Things To Consider When Writing Second Chance Romance #amwriting

This blog post is going to help my writer brain focus on one of my current projects. I do hope someone else out there writing a second chance romance finds it useful.

Second chance romance is one of my favourite romance tropes. I could read these stories all day.

One of my current projects focuses on a second chance romance so I could really do with going back to basics with the trope in order to revise my story.

Below I have come up with a list of all the things to consider when writing a second chance romance.

As I am madly in love with this particular artwork on Canva I am going to use it to pose the questions which I need to answer when writing this trope.

How did they initially connect? Were they childhood sweethearts? Maybe they met at work? The secret here is readers need to see and feel how good that connection was between these two beautiful characters. This breathtaking romance has to be unforgettable for both readers and the characters.

Why did they split up? What made them walk away from each other? Were they too young? Was it a case of bad timing or did one hurt the other? What broke them? Readers need to understand what made these characters go blubber into a box of Kleenex, wedge chocolate into their mouth and go for long solitary walks in the rain.

What personal growth have they experienced? What has life taught them in the years they were apart? What did other relationships teach them? Have they thought about why they have never connected with anyone on the same romantic level as they did with each other?

What made them want to give their relationship another chance? Why can’t they disentangle from each other’s lives? What has made them come together again? Why salvage a broken relationship? The reader must understand and agree with these decisions. There must also be that old connection and the chemistry.

What stuff have they overcome? Have they resolved the old conflict? Readers need to see how these two characters might have had different priorities that caused their breakup. But now that those priorities have changed, so, maybe there is still a chance for them to work it out. It could also be a case of these two characters making mistakes and generally causing an emotional mess. The reader needs to believe these two have changed for the better.

I feel better now.

Do you have any things I should add to my list of considerations?

The Writing Competition That Changed My World In Unexpected Ways #AmWriting

If you follow me on twitter you will know of my pinned tweet. It is about how I got through to the final round of the Penguin Michael Joseph Christmas Love Story Competition and my strong urges to cartwheel with joy on zoom calls at work.

According to the competition FAQs last week was when the winner was going to be notified. At the start of last week I knew of just 4 other writers who, like me, had got through to the next round. I wasn’t looking forward to a tense, nail biting and lonely week which would mostly be spent watching my email with hawk-like eyes, jumping everytime my phone rang, eating far too many penquin biscuits and overthinking every possible competition outcome.

Well, my week did include all of the above (especially the penguin biscuit binge) but it wasn’t a lonely week and it did change my writing world in unexpected ways.

I think it was Audrey Niven, on Twitter who kickstarted things at the start of the week. She tweeted about wishing all the Penquin finalists lots of luck. Then the magic started. Fellow finalists joined in by liking her tweet and by the end of Monday there was a small gang of us on Twitter all sharing writer love and support with each other. By Tuesday our gang had grown some more as a few more finalists had found us. We all started tweeting funny snippets from our days and what we were doing to distract ourselves from the competition waiting game. By Wednesday we had grown from a small gang to a collective and this was when ideas were shared on what we could call ouselves. Bettina Hunt suggested the Penguin Collective and a Twitter list was created by Amy Gaffney. Everytime another finalist made their way onto Twitter and found us we’d all welcome them in.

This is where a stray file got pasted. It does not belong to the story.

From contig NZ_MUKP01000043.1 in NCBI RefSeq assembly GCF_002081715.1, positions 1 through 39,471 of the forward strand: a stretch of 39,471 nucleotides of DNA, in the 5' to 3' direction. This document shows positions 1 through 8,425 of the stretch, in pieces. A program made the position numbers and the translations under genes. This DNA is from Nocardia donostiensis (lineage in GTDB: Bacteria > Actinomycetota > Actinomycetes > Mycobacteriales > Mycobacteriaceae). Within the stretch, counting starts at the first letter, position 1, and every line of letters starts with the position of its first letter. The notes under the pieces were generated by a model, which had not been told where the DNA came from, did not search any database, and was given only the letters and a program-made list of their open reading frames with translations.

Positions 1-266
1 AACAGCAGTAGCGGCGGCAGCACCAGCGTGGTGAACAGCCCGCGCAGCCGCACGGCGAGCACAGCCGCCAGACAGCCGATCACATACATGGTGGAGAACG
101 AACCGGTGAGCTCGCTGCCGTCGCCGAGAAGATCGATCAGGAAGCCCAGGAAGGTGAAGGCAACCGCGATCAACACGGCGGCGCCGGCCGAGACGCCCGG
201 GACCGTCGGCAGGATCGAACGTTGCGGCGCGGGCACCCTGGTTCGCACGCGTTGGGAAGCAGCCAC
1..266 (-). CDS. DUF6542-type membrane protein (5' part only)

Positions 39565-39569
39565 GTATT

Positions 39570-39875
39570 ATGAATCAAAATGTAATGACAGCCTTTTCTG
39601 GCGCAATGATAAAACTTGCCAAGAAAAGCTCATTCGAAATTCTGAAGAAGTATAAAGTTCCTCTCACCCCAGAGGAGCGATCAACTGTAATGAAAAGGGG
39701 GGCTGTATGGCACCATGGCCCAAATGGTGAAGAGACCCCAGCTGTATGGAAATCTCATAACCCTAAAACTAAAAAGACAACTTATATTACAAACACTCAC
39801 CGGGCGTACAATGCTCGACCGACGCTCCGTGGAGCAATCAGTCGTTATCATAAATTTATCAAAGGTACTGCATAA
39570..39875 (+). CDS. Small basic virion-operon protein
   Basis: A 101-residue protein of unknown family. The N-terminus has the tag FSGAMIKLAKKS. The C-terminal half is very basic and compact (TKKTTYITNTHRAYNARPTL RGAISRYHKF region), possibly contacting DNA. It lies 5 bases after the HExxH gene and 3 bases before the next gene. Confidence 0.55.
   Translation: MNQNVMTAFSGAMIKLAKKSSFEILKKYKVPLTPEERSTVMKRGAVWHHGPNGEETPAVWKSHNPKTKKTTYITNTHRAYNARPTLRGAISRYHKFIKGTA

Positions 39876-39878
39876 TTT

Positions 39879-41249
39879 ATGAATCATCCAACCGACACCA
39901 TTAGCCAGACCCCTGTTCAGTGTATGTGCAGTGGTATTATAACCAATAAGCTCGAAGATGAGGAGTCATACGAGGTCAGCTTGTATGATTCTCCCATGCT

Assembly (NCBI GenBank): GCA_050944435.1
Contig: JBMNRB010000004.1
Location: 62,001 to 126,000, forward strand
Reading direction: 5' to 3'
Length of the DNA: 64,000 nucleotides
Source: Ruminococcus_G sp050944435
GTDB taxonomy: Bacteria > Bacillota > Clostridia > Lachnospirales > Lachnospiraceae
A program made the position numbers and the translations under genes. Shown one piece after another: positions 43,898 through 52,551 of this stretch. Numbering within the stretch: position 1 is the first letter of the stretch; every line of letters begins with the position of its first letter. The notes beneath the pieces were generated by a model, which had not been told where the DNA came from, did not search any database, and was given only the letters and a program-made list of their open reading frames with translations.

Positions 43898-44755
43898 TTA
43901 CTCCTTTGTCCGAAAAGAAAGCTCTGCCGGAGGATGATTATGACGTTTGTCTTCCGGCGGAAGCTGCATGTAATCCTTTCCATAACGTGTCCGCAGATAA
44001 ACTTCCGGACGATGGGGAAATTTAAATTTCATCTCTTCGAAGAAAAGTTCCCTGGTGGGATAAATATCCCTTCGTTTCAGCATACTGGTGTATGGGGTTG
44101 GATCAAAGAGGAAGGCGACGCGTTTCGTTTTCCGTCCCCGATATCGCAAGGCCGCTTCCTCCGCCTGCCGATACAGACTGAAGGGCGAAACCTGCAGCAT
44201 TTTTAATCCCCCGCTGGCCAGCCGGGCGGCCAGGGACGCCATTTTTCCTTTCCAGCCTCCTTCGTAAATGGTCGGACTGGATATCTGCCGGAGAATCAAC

It was a very different writing competition experience for me. We all tweeted and laughed our way through the week talking about the anxious wait, how we felt like we were in the Big Brother House (Lily Joseph), how some of us had turned to playing Europe’s pop classic, The Final Countdown (Jake G Godfrey) to get through, how some of us were busy ordering Penguin biscuits (Sarah Shard) how we were all looking forward to cracking open the wine on Friday at 6pm and how lucky we were to find each other. There were so many funny tweets over the course of the week, from Jenny Bromham’s thought provoking GIF ‘one more dawn’, Donna Dobbs’s hiring of a geeky IT student, Joanna Knowles Author’s tweet about how she was starting to waddle like a penguin, Rebecca Duval’s obsessive email refreshes, Hayley-Jenifer’s Benedict Cumberbatch’s GIF and Jackie Morrison’s caravan holiday which was spent checking for a phone signal. As you can imagine when Sarah Louise Robinson started a Facebook group for us we all flapped our penguin wings and waddled over there too. It wasn’t just laughter, there were also ideas from Kimberly Adams, Sarah Shard and Amy Gaffney on how we could work together in the future.

There were other finalists still joining the Pengin Collective on Friday; A Novel, tweet by tweet, Writtenbymisshm, Tallie Samuels, Helen Hawkins, Katy George.

The end of the story is that no one we knew about heard from Penguin Michael Joseph on Friday. Someone probaby has heard and we wish them the best of luck. I also hope they come on my blog and talk about their new book in the future.

For me, that’s okay. I got WAY more from this writing competition than I ever imagined; a story idea validated by Penguin Michael Joseph (which is now at 23k), new romance writer friends in the Penguin Collective group and a lot of happy twitter memories from last week.

As Breea Keenan said, ‘this chat has made my week’ and I couldn’t agree more.

Writing competitions which give you so much more than you expected are priceless.

Author Newsletters – My Top 10 Tips @eroyalauthor #MondayBlogs